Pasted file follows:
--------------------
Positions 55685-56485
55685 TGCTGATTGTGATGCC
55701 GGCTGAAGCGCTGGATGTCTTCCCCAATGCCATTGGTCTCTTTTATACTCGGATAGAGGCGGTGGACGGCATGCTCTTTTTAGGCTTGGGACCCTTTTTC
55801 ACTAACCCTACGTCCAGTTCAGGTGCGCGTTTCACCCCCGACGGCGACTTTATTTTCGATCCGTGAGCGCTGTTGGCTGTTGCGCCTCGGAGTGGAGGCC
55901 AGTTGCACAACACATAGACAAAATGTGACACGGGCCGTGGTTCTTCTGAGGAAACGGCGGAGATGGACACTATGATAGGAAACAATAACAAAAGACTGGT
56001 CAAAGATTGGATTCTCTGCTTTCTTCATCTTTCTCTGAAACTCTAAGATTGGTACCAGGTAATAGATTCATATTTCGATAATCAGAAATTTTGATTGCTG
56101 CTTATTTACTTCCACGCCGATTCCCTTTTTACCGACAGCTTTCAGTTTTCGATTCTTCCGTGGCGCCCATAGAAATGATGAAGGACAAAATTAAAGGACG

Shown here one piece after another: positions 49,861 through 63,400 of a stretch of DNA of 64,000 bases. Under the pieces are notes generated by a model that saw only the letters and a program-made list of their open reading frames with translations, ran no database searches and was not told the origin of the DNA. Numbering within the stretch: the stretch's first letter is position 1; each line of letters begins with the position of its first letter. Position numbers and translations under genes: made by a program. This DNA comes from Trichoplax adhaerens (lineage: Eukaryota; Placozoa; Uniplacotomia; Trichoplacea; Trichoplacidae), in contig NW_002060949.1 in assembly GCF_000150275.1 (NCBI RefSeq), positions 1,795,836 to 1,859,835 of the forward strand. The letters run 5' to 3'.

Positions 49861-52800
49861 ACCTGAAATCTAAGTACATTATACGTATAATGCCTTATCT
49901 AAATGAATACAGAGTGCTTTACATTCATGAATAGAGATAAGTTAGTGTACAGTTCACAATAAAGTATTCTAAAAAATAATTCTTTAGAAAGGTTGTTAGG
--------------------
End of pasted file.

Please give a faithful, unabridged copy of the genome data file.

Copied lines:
Positions 55685-56485
55685 TGCTGATTGTGATGCC
55701 GGCTGAAGCGCTGGATGTCTTCCCCAATGCCATTGGTCTCTTTTATACTCGGATAGAGGCGGTGGACGGCATGCTCTTTTTAGGCTTGGGACCCTTTTTC
55801 ACTAACCCTACGTCCAGTTCAGGTGCGCGTTTCACCCCCGACGGCGACTTTATTTTCGATCCGTGAGCGCTGTTGGCTGTTGCGCCTCGGAGTGGAGGCC
55901 AGTTGCACAACACATAGACAAAATGTGACACGGGCCGTGGTTCTTCTGAGGAAACGGCGGAGATGGACACTATGATAGGAAACAATAACAAAAGACTGGT
56001 CAAAGATTGGATTCTCTGCTTTCTTCATCTTTCTCTGAAACTCTAAGATTGGTACCAGGTAATAGATTCATATTTCGATAATCAGAAATTTTGATTGCTG
56101 CTTATTTACTTCCACGCCGATTCCCTTTTTACCGACAGCTTTCAGTTTTCGATTCTTCCGTGGCGCCCATAGAAATGATGAAGGACAAAATTAAAGGACG

Shown here one piece after another: positions 49,861 through 63,400 of a stretch of DNA of 64,000 bases. Under the pieces are notes generated by a model that saw only the letters and a program-made list of their open reading frames with translations, ran no database searches and was not told the origin of the DNA. Numbering within the stretch: the stretch's first letter is position 1; each line of letters begins with the position of its first letter. Position numbers and translations under genes: made by a program. This DNA comes from Trichoplax adhaerens (lineage: Eukaryota; Placozoa; Uniplacotomia; Trichoplacea; Trichoplacidae), in contig NW_002060949.1 in assembly GCF_000150275.1 (NCBI RefSeq), positions 1,795,836 to 1,859,835 of the forward strand. The letters run 5' to 3'.

Positions 49861-52800
49861 ACCTGAAATCTAAGTACATTATACGTATAATGCCTTATCT
49901 AAATGAATACAGAGTGCTTTACATTCATGAATAGAGATAAGTTAGTGTACAGTTCACAATAAAGTATTCTAAAAAATAATTCTTTAGAAAGGTTGTTAGG